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A Canadian flag flies beside Nunavut's territorial flag in Iqaluit, Nunavut, on July 31, 2019.Sean Kilpatrick/The Canadian Press

Two national Inuit organizations have released their own plan on how to right social, legal and cultural failings identified by a national inquiry into murdered and missing Indigenous women.

The federal government has released its own commitments in response to 231 “calls to justice” in the inquiry’s 2018 report. Some 46 of those calls are Inuit-specific.

A separate plan by the Inuit Tapiriit Kanatami and the Pauktuutit Inuit Women of Canada sets out 187 ways to help guide governments and Inuit organizations to implement the Inuit-specific recommendations.

“The National Inuit Action Plan will address the gaping inequalities faced by Inuit with concrete, timely and measurable positive changes. Inuit women, girls and 2SLGBTQQIA+ people must achieve substantive equality. We deserve nothing less,” the plan says.

Pauktuutit says Inuit women experience violence at a rate 14 times the national average.

The plan is broken down into 14 areas, including shelters and housing, justice and policing, health and wellness, and language and economic security.

It says the federal government must introduce new legislation to amend the RCMP Act to create civilian oversight of the national police force. It also calls on the RCMP to report annually on recommendations made by the Civilian Review and Complaints Commission.

Under the economic security section, the plan urges the federal government to “develop a national basic income model in partnership with Inuit, that, when implemented, will support Inuit families living around or below a jurisdiction’s poverty line.”

Pauktuutit says it will focus on building new shelters and transitional housing for Inuit women and children facing domestic violence and on improving health care for women, including access to midwifery, mental-health support and healing programs.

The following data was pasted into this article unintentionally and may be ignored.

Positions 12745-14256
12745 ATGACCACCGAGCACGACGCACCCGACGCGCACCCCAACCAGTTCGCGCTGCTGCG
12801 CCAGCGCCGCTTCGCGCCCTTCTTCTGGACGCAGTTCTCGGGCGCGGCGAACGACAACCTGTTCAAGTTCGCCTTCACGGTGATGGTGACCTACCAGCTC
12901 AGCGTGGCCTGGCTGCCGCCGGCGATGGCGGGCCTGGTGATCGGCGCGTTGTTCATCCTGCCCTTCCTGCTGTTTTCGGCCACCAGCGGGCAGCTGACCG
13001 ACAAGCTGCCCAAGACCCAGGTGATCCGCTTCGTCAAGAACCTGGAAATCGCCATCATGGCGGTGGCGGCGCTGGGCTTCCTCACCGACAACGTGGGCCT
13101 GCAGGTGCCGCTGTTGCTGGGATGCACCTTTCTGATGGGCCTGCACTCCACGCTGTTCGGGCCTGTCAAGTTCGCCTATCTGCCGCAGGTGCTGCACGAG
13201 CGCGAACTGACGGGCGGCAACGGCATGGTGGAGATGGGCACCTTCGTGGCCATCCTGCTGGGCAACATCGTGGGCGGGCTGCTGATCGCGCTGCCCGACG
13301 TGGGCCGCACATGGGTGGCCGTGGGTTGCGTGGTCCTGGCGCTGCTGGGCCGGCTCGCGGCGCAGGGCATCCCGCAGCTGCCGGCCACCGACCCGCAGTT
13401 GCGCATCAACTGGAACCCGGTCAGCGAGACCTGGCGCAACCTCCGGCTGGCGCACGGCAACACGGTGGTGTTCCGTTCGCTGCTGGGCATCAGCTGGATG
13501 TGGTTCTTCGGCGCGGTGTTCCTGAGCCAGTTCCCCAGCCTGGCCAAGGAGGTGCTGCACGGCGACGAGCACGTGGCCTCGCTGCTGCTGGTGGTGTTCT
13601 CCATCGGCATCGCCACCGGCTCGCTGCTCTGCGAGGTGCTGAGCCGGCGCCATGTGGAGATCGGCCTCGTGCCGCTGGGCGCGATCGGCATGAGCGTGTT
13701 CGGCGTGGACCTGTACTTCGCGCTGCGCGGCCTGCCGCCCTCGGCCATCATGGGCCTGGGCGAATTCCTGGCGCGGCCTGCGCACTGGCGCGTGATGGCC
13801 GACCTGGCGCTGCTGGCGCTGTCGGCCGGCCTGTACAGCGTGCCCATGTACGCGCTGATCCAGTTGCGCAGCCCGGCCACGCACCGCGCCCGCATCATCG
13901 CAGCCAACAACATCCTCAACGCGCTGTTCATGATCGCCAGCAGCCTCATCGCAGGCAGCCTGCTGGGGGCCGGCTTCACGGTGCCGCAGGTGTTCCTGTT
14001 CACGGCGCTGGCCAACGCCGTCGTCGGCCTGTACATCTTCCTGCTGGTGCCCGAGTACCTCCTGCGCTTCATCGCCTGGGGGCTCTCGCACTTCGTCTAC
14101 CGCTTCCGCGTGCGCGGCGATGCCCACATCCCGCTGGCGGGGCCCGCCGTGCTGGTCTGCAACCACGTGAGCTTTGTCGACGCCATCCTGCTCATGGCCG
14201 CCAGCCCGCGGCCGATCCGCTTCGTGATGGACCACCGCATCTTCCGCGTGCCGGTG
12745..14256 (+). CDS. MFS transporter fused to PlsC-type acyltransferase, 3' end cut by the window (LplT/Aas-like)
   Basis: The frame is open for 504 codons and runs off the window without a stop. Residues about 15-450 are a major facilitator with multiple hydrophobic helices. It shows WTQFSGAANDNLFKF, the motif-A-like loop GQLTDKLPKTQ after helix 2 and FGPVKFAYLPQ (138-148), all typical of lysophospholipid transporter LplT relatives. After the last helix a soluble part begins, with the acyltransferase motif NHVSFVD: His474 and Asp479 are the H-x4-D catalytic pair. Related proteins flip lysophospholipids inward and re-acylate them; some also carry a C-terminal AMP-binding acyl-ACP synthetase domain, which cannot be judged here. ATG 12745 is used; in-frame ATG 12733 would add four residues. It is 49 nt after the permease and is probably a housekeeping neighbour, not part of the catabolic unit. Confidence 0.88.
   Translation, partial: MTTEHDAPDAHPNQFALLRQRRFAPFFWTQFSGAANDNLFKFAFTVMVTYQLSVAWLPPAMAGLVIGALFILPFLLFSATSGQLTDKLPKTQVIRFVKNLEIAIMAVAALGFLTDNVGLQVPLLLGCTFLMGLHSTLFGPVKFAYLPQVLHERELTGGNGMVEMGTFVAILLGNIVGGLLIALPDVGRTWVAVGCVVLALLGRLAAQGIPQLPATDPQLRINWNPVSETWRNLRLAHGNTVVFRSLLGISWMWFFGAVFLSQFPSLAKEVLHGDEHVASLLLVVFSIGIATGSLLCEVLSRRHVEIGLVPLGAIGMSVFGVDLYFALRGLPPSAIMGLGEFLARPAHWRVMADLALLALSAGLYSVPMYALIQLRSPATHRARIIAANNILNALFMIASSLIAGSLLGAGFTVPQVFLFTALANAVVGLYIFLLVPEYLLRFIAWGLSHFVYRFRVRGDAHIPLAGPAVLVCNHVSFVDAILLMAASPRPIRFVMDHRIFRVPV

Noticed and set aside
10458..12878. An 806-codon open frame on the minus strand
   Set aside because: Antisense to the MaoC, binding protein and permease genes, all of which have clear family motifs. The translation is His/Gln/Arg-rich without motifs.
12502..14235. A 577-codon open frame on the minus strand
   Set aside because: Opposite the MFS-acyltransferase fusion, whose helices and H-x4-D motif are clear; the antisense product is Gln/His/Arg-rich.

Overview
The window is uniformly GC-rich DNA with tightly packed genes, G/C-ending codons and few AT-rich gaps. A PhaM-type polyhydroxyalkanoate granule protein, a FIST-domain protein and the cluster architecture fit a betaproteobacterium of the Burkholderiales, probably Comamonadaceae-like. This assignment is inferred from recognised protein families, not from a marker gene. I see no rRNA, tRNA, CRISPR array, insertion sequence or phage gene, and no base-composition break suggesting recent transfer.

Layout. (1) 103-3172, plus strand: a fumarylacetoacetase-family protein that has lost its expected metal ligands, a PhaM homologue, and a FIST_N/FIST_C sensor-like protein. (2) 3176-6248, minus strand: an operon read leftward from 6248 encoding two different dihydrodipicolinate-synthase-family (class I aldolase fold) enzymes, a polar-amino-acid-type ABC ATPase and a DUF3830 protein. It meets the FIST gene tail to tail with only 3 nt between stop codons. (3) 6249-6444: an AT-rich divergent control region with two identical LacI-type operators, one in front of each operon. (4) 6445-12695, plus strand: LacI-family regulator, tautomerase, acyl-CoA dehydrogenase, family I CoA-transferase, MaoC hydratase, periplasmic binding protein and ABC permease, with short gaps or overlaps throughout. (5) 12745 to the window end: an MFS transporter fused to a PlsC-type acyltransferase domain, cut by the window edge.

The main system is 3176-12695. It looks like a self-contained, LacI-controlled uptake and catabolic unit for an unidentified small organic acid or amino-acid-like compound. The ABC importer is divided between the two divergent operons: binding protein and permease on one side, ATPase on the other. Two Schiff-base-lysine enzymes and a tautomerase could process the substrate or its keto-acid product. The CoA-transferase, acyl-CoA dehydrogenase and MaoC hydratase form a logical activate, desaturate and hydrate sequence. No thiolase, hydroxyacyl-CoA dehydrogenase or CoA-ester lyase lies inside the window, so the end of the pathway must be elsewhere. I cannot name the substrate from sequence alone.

“Only 13 of the 51 communities in Inuit Nunangat (homeland) have emergency shelters for women fleeing violence, leaving most Inuit women who experience violence with no safe place to go.”

Pauktuutit says it will also work to improve access to education for Inuit women, including post-secondary schooling and training programs. The 2016 census indicated 43 per cent of Inuit women did not complete high school.

“If we are to end the tragedy of gendered violence, Inuit women must be at the forefront of implementation and monitoring of the National Action Plan for Inuit. This is not a preference – it’s an imperative,” Rebecca Kudloo, Pauktuutit president, said in the release.

The Inuit plan highlights underlying factors across Inuit homelands that contribute to high rates of violence against women, including a lack of shelters, housing shortages and limited access to health care.

“For these solutions to be effective, they must be designed and delivered by Inuit, for Inuit. As well, the voices of Inuit women must be at every decision-making table when issues affecting Inuit women are being discussed.”

The plan was developed by the 10 members of a national Inuit working group.

“This ... plan is a road map for all governments, Inuit Land Claims Organizations and Inuit as a whole to deliver on their respective responsibilities to help end gendered violence.

“Only when we as Inuit women, girls and gender-diverse people are able to fully exercise and enjoy our human rights – including our rights to safety – can lasting reconciliation be accomplished.”

This story was produced with the financial assistance of the Facebook and Canadian Press News Fellowship

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